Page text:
A panel of three professors from various departments spoke at a forum on Feb. 25 about the nature and function of narrative in life: the importance of both coherence and transcendence in narratives, the relationship between narrative and history, and how narrative is both necessary and insufficient to understanding life.
The Lyceum, a student group associated with the Intercollegiate Studies Institute, holds the Liberal Arts Friday Forum during parents weekend each semester, according to Lyceum president and senior Riley Lindsay.
This semester’s panelists included Associate Professor of English Dwight Lindley, Associate Professor of History Matthew Gaetano, and Assistant Professor of Theology Cody Strecker.
Lindley contrasted a strand of Western literary tradition represented by Virgil, John Milton, Leo Tolstoy, and George Elliot with one represented by Homer, William Shakespeare, Fyodor Dostoevsky, and Charles Dickens.
Lindley said Virgil, Milton, Tolstoy, and Elliot focused on the horizontal aspect of narrative, which emphasizes coherence.
“The narrator in that horizontal conception that prizes inner coherence is filtering the data that you get in the narrative so that it all fits within this coherent arc of character development moving through the plot,” Lindley said. “The narrator gives us what is most essential to that, and carefully controls what is let in so that it all makes sense.”
He contrasted this with the vertical dimension, embraced by Homer, Shakespeare, Dostoevsky, and Dickens, which deals with transcendent elements of a story.
“The vertical dimension of narrative is referring to all of the places where the narrative makes us feel that the narrative is not enough, that there is something desired here which transcends anything that is said,” Lindley said.
He said both dimensions are necessary to any great narrative.
“I think great narrative and even good narrative — if pressed, I might even say all narrative — has both a horizontal dimension, trying to attain internal intelligibility, and yet all narrative also has this vertical dimension of transcendence that escapes our capacity for intellection, and that both of those together, actually, are what make it good, make it feel real, make us prize it. Certain parts of the tradition have swung more towards one axis or the other, but I think we desperately need both.”
Gaetano discussed narrative in the context of the distinction between historicism and the philosophy of history.
“Philosophy of history is I think often used when we are talking about some kind of narrative for the entire history of universal humanity, say narratives of progress — the Whig narrative where everything has been leading up to Anglo-American freedom, or I think Hegel is an example of a philosopher of history, where everything is leading up to the unveiling of spirit and Prussian constitutional monarchy.”
He said this idea of one coherent narrative of history, while sometimes called historicism, is actually in tension with how he would term historicism: contextualizing everything to the point of rejecting objectivity and transcendence.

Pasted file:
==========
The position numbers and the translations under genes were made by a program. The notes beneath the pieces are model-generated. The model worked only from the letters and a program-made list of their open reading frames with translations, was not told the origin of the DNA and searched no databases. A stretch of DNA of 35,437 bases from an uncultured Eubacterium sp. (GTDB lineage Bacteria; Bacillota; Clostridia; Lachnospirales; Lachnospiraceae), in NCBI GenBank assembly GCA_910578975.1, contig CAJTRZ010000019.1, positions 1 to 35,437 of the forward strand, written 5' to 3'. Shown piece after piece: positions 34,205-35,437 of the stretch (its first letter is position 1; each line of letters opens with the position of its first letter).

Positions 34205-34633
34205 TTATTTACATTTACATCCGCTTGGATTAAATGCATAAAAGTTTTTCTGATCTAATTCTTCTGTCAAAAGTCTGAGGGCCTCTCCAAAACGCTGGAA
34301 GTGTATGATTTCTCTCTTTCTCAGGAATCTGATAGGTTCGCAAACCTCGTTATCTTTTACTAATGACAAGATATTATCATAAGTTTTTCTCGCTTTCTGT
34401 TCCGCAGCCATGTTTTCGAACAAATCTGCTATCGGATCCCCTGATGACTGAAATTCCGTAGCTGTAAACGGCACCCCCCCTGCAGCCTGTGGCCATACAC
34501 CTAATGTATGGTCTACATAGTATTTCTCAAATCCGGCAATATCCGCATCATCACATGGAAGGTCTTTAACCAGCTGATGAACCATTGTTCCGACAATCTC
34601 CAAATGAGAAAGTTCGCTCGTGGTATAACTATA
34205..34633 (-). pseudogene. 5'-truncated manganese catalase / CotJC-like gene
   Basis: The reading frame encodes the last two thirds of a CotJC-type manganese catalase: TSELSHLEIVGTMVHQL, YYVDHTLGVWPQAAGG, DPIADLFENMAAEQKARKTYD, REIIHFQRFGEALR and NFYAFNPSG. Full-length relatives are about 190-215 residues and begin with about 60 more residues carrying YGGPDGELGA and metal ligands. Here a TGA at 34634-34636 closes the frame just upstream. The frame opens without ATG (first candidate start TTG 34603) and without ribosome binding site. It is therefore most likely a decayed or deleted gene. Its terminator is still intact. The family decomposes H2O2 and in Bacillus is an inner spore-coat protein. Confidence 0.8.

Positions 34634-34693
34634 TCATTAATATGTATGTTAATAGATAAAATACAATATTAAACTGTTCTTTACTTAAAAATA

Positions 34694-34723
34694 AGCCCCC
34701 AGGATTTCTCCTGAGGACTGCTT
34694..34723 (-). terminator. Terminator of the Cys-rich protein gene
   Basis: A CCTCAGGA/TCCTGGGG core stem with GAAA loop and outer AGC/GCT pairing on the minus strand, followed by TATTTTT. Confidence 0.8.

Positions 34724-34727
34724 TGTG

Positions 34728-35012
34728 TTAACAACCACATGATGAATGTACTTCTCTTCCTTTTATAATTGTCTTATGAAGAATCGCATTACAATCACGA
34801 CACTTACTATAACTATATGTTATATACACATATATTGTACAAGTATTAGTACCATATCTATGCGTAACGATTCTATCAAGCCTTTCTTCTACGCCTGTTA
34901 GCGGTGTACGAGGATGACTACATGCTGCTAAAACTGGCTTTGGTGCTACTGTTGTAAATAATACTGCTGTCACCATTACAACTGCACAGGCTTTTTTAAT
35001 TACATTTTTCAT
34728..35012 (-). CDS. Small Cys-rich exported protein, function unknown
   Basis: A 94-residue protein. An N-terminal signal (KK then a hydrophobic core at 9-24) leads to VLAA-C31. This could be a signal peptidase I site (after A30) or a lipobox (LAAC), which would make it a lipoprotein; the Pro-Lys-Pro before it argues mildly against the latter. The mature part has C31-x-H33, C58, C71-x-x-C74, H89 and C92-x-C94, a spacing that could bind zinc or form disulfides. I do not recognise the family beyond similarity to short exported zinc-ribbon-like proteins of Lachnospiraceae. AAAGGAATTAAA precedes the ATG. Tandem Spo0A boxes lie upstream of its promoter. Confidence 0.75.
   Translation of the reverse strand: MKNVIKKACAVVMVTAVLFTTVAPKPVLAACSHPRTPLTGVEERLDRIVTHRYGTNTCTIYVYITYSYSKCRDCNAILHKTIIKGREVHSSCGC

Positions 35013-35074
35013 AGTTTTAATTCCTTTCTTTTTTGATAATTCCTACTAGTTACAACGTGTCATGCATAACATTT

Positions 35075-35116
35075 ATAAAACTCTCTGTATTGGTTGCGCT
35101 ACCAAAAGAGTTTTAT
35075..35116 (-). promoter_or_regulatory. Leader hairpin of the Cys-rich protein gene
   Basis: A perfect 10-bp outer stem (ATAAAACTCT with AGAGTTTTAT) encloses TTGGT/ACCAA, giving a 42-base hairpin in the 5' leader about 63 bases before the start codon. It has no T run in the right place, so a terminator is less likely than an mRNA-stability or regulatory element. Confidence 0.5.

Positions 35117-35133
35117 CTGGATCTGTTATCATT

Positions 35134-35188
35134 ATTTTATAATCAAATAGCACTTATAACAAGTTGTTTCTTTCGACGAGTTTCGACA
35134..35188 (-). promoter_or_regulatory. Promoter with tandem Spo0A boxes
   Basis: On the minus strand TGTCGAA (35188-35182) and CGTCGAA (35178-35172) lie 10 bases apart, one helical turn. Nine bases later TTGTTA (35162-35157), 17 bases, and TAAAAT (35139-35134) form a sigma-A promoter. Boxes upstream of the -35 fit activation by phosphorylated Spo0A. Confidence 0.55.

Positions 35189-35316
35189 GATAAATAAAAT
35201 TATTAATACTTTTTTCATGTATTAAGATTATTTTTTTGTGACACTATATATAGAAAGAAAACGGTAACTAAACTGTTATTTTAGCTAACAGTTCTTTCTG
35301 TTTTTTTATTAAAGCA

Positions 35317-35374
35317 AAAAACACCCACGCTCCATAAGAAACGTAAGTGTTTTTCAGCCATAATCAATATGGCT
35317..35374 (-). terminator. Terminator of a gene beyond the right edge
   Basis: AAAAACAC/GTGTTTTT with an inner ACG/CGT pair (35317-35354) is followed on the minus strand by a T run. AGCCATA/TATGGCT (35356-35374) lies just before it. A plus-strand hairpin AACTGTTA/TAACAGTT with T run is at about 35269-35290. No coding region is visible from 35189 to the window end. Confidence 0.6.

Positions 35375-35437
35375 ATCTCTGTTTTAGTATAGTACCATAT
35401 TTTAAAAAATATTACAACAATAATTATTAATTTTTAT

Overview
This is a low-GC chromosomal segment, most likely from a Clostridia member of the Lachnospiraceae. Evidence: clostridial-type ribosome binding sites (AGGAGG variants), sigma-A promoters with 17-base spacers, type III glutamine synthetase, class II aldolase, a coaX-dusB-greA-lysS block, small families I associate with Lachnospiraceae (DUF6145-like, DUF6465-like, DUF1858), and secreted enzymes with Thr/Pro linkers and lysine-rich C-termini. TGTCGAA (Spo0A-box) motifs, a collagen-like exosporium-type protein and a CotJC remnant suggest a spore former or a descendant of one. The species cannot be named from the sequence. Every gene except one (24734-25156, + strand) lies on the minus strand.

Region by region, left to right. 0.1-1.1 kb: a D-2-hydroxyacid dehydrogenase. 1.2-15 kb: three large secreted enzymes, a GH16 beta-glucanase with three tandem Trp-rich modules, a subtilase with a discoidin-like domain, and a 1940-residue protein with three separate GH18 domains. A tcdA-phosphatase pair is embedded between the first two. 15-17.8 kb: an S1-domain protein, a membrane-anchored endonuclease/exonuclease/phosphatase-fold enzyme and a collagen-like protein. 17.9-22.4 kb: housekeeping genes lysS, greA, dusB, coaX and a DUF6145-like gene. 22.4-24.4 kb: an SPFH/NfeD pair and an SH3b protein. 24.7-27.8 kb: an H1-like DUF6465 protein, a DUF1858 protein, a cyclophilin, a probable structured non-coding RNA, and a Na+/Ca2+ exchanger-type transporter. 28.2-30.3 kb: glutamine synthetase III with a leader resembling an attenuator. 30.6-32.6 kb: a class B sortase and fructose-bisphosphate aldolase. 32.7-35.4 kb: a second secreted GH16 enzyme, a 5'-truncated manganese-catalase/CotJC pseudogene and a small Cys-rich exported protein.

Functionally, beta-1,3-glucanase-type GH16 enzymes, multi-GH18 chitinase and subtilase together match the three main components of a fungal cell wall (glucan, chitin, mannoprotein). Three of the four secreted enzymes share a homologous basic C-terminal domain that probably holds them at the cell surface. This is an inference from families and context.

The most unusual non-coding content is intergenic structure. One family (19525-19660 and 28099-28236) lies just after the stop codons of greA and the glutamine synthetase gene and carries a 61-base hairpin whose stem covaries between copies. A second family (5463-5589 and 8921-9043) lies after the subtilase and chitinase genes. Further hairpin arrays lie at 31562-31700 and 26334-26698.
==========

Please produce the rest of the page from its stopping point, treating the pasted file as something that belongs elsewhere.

“History is the master discipline because everything has a history, and everything is nothing but history,” Gaetano said. “In other words people are just trapped within their own historical, cultural, geographical contexts. There’s nothing outside of history; there’s nothing genuinely transcendent.”
Gaetano said German historian Leopold von Ranke’s view offered a middle ground between philosophy of history’s totalizing narrative and historicism’s tendency toward relativism.
“There is not a path towards a final end, at least in this worldview of history, where progress has finally unveiled what we really are,” Gaetano said. “There’s something vital, a narrative character, but not that single narrative that some of these other philosophers espouse.”
Strecker addressed what theology should look like, as the gospels are written as narratives.
Strecker said chronology in narratives implies cause-and-effect relationships.
“Temporally earlier things cause temporally later things, but not vice versa,” Strecker said.
Strecker said the gospels include at least one notable exception.
“There’s at least one moment in the life, the narrative of Jesus,” Strecker said, “that doesn’t fit causally into the whole of the sequence, and that is the event of the transfiguration of Jesus.”
Strecker said the transfiguration doesn’t fit the cause-and-effect pattern of the gospels in which suffering comes before glory.
“Causally we must say that the glory is still following the suffering, even as it is chronologically preceding it,” Strecker said.
Strecker said one reason for this out-of-place element is that “life is not fully representable in narrative.”
This point stood out to junior Michael Frost, a Lyceum board member, who attended the event.
“I particularly liked Dr. Strecker’s point about the insufficiency of narrative to capture a life,” Frost said. “I thought that was rather profound and important for thinking about books that we find hard to deal with or lives that we have trouble fitting into a story.”
Strecker ended his talk with a question: “Can a life be blessed that ends in violence, suffering, fear, and silence?”
“Transfiguration says yes,” he said. “Glory might be found in places that don’t fit our stories but no less indicate a life of blessedness. Certainly narratives are important for life, but failures adequately to narrate our own lives or the lives of others maybe do not point to an inadequacy of those lives but rather the incompleteness of narrative in relation to life.”